"Shines brightest as a thriller but basks gloriously in its dusty, red-planet ambiance."– Kirkus Reviews
In Samson’s sci-fi thriller (Demon’s Redemption, 2009), a crew sent on a rescue mission to Mars battles what might be a flesh-eating alien life form, sabotage and a murderer aboard their ship.
Col. John Hellman leads the Planetary Exploration Command on its way to the red planet to learn what became of the last six-person crew. On Mars, the members discover skeletal remains and crystal rods like the ones brought back from an earlier mission, which are now being examined on Earth by John’s wife, Marie, director of PEC’s Extra-Terrestrial Biology division. Believing the rods may be responsible for the piles of bones, John fears for Marie’s safety, but first, he must contend with someone sending encrypted messages to his crew and their being attacked. Though sci-fi, the novel concentrates mostly on the mystery behind murders occurring on both Earth and Mars. Suspense deftly builds from the start, when John’s friend Tom tells him PEC speculates that an infection killed the missing crew—which would explain why a doctor, Sarah Carpenter, has been appointed the mission’s commander. Also, rather than the crew calmly waking up from stasis on Mars, tension is further established by someone having a heart attack after hypersleep and the area being scanned for signs of life before anyone even steps foot on the planet. Survivors of the previous mission tell of the crew’s demise—possibly related to aliens—but the tensest moments take place after one of John’s crew is bludgeoned to death and another has his throat slashed. Distrust boils among the crew while accusations and theories abound; as psychologist Cynthia proclaims, “[T]rust is always a gamble.” Back on Earth, Marie can’t escape the paranoia. PEC believes she’s in cahoots with a saboteur among John’s crew, and when a trusted colleague dies, she blames her employers. Although the couple’s interplanetary stories receive equal coverage, John’s account is the more exhilarating of the two, especially for its Mars locale. Samson’s novel includes subtle, wry nods to other sci-fi works—the mission has shades of both Alien and Aliens—and Star Trek fans will appreciate a familiar refrain, with variations voiced by more than one character: “I’m a scientist, not a politician.”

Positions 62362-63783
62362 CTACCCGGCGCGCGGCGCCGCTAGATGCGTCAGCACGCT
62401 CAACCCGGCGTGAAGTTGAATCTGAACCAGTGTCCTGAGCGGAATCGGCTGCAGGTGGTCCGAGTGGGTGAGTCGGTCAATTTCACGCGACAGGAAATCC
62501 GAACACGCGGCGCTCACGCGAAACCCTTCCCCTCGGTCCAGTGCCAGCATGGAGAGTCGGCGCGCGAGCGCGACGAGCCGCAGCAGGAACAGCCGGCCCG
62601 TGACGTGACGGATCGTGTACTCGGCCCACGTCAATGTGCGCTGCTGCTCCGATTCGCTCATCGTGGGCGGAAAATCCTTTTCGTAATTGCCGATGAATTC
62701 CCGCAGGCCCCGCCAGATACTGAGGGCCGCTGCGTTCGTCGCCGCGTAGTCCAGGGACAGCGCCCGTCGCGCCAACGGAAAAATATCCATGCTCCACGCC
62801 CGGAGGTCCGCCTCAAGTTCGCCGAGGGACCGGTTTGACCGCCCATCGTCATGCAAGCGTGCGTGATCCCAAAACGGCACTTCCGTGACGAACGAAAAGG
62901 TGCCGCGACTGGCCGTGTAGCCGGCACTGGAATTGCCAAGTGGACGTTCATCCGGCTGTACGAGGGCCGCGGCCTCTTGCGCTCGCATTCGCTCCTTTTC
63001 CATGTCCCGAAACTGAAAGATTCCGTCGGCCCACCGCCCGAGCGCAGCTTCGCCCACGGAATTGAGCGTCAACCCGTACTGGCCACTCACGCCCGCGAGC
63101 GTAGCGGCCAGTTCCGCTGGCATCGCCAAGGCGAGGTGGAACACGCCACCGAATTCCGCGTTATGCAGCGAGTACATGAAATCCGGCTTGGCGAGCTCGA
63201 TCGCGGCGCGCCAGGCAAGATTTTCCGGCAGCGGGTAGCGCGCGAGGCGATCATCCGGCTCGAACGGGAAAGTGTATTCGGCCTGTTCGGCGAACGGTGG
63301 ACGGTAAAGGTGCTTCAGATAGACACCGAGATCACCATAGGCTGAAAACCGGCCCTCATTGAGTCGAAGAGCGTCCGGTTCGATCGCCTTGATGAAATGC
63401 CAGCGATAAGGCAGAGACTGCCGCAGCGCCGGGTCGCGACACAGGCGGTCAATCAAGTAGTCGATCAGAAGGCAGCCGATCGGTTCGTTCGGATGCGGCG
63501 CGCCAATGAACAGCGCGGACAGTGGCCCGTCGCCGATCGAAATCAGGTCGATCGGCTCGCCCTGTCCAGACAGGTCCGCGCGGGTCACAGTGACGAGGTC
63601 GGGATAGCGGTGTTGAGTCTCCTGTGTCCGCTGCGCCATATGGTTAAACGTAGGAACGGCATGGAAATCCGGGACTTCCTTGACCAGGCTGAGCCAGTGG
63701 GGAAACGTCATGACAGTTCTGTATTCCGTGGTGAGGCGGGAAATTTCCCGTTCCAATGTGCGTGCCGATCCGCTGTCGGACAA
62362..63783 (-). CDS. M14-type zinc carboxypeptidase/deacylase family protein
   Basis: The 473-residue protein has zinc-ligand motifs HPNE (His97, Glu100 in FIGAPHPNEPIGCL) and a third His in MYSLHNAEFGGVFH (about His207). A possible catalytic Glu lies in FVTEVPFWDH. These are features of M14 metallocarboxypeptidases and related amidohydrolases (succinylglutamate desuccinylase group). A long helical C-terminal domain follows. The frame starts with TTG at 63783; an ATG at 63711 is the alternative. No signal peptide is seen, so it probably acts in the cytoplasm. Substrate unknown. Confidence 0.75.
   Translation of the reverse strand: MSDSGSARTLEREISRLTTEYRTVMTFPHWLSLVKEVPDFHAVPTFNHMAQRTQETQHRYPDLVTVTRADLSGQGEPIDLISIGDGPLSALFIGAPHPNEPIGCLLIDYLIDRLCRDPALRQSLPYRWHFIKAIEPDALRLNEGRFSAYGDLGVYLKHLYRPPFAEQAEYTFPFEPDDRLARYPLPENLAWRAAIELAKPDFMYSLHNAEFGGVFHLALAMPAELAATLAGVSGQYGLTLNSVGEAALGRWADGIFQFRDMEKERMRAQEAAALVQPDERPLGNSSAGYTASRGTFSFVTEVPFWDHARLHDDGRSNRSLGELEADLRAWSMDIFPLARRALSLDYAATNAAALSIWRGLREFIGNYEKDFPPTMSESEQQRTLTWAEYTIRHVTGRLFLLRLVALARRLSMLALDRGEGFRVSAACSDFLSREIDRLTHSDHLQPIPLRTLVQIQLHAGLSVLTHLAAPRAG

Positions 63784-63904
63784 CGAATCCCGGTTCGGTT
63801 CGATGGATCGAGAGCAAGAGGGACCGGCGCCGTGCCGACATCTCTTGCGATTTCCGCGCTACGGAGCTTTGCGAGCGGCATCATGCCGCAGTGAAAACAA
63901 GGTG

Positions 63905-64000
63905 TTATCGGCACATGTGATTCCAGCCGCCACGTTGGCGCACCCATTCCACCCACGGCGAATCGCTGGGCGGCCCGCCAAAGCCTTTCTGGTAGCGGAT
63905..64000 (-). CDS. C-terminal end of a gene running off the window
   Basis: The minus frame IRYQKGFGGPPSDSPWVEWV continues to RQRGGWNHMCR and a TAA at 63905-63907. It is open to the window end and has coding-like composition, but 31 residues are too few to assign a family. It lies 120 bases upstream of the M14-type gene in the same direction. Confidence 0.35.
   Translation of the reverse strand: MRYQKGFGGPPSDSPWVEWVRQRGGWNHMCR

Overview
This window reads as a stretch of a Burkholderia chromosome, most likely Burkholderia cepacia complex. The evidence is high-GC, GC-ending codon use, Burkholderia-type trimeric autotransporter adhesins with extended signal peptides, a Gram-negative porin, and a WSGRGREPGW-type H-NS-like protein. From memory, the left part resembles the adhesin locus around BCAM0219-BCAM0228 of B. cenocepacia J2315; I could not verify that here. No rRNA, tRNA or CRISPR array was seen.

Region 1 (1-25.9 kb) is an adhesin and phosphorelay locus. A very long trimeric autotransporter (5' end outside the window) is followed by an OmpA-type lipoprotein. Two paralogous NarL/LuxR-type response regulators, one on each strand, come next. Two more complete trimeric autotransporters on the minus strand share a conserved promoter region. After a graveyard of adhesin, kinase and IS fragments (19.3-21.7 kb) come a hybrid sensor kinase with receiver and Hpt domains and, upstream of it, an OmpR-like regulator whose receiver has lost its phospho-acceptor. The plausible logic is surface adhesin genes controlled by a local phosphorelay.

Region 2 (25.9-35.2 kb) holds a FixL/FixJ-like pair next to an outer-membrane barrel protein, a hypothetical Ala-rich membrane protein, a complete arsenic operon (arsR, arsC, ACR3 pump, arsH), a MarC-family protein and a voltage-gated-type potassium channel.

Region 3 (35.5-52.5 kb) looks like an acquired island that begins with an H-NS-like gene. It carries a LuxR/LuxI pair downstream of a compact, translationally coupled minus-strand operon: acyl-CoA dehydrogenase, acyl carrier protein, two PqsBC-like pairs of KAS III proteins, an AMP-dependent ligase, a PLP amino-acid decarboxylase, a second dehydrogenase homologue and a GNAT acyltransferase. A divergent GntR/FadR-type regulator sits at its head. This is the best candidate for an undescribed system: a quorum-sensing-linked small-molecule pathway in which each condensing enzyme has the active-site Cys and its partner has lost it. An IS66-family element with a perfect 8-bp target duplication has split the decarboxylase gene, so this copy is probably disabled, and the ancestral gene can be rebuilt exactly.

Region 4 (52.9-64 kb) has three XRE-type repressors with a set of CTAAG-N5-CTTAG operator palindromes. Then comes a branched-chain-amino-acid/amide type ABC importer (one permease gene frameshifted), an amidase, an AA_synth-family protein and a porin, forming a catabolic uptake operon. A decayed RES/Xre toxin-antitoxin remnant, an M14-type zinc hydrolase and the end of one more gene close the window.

Shines brightest as a thriller but basks gloriously in its dusty, red-planet ambiance.